Concerns have been raised about the gaping holes in New Zealand's defence with 1600 border workers still without a single vaccine as the country is running out of jabs.
The COVID Delta variant from India is surging around the world killing people by the thousands and it's battering at New Zealand's border with 30 cases caught in MIQ.
We're about to run out of vaccine stocks to help protect us from it, with COVID Response Minister Chris Hipkins revealing on Wednesday the next batch of COVID-19 vaccines are due to arrive the same day New Zealand's supplies run out.
"We've taken the decision that we'd rather have vaccines in people's arms than waiting in fridges," he said.
Tuesday is D-Day when we'll get down to our last vials and when Pfizer is due to deliver another 150,000 doses.
Getting doses in arms is more vital than ever as new modelling shows to protect against the viral Delta variant, almost the entire country - 97 percent of New Zealanders (including teenagers and infants) - will need a jab.
Until we reach that point, we'll still need controls - like alert levels, managed isolation and masks.
"I'm not going to settle for any target less than everybody being offered the chance to get the vaccine," Hipkins said.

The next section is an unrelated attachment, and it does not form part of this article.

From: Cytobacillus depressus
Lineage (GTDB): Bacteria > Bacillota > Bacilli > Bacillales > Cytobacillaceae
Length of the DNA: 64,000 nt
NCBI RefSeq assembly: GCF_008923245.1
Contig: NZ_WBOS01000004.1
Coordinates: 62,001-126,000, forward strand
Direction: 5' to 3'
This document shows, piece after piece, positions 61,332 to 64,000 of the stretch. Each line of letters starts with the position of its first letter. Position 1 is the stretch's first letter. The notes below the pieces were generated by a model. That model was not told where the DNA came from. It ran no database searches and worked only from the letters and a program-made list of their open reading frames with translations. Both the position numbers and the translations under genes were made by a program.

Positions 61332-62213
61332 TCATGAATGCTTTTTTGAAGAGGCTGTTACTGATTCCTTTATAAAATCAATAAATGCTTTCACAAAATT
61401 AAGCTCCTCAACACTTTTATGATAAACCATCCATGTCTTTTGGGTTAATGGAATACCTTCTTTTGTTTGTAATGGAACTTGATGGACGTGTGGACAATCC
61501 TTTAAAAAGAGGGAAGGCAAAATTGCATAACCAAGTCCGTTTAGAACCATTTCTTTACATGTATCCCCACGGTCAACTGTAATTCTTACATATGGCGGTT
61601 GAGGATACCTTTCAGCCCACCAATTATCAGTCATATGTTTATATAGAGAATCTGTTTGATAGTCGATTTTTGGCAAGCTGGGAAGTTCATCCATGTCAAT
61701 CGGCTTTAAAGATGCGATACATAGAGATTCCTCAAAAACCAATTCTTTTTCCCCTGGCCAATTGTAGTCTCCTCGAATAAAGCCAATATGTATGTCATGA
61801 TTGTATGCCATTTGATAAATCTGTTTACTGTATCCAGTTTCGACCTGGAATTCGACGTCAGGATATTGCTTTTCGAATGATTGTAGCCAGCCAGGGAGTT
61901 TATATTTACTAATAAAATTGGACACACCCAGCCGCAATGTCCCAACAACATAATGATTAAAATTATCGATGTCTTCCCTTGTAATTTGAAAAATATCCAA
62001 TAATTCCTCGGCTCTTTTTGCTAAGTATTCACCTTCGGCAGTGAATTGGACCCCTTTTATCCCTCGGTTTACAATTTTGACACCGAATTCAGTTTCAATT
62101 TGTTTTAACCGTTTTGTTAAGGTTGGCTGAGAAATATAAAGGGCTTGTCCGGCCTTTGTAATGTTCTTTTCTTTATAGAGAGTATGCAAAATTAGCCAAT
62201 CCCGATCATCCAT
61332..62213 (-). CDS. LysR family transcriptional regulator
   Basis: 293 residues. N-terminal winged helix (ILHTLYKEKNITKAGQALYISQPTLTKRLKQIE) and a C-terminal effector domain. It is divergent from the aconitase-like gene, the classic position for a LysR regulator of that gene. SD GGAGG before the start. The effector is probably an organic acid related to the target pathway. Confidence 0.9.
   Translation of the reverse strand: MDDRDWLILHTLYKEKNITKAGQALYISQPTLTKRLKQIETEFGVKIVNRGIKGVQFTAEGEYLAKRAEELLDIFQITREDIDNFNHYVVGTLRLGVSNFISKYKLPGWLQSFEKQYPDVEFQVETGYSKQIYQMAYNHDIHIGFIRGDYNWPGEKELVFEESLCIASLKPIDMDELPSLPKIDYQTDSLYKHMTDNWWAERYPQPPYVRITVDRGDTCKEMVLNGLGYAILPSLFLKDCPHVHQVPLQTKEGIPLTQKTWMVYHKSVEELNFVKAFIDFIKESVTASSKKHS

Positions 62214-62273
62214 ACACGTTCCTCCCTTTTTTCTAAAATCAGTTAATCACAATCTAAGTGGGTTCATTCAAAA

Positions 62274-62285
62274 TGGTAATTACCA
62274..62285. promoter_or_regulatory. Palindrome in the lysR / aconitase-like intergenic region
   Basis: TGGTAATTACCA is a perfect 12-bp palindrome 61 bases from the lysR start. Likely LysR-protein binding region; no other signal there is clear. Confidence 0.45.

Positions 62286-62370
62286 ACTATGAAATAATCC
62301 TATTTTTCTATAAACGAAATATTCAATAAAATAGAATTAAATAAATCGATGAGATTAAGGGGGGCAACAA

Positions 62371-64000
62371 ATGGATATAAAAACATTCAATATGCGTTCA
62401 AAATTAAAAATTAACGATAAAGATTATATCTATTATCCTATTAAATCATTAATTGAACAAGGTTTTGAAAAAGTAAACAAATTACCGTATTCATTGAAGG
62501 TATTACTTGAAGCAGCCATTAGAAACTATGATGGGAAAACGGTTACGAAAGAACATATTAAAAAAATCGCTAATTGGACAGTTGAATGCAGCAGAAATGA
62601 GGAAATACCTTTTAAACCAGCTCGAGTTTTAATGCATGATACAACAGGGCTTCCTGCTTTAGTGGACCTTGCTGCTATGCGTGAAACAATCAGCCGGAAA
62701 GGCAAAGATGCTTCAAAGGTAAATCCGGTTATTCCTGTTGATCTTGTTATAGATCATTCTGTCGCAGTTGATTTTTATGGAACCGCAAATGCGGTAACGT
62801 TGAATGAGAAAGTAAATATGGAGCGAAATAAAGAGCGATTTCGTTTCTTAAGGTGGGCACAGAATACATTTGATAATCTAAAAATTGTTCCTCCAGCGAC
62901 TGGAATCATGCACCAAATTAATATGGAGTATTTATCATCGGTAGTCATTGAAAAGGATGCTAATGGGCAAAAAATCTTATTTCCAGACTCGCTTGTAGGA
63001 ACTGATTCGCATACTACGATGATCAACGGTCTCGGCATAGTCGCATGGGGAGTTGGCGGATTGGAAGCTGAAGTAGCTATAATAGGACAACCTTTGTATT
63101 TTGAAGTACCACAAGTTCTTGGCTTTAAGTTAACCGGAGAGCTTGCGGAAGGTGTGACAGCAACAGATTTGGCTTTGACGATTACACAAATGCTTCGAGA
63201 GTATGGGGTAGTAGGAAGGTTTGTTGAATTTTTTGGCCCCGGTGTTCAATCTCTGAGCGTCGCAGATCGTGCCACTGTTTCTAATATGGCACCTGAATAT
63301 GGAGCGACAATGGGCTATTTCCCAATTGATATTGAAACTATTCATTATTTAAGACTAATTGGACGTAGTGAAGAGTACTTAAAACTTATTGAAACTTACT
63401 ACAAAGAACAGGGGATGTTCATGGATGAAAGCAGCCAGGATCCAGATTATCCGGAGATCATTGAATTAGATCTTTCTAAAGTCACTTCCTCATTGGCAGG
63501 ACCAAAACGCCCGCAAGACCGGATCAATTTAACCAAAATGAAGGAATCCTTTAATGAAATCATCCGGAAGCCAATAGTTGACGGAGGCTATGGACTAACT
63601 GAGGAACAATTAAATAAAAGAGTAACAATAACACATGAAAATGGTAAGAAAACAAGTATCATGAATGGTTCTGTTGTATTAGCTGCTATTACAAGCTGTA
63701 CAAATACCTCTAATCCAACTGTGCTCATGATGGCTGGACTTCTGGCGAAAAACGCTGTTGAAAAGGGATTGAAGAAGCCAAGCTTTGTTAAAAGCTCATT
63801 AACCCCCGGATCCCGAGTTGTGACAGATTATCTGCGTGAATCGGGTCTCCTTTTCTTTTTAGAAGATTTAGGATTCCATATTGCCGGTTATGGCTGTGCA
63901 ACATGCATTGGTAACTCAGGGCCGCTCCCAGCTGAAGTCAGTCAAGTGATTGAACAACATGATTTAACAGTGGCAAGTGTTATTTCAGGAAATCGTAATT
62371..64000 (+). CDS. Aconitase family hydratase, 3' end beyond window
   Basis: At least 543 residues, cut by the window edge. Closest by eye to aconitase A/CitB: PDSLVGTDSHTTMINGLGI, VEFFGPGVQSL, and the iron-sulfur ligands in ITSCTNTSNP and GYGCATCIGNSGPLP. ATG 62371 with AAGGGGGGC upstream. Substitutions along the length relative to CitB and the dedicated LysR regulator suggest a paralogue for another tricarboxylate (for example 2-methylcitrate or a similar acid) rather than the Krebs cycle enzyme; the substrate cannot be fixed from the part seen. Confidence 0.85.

But offering the vaccine does not mean needles in arms.
"I think it's highly unlikely we'll get to 97 percent [of Kiwis vaccinated] if you look at the number of people refusing to get a vaccine."
New Zealand's first line of defence also still has gaping holes. Of the 11,500 border workers who are supposed to be vaccinated - just 83 percent are, a further 3 percent have only had their first dose and 14 percent (1600 people) still haven't had a single jab.
But Director-General of Health Dr Ashley Bloomfield said many of these people are only at the sites "fleetingly" as part of their work.
The Government is considering extending the mandatory vaccination border order to all frontline border workers, including the ports - and its hundreds of different companies employing thousands of workers.
But the independent chair of New Zealand port companies' CEOs' group, Charles Finny, says some workers are reluctant to get vaccinated for personal and medical reasons.
He's warning mandatory vaccines could jeopardise the workforce.
"Some of those people are in essential jobs and they're very difficult to replace."
But if the Delta variant of COVID-19 comes to New Zealand any lives lost will be impossible to replace.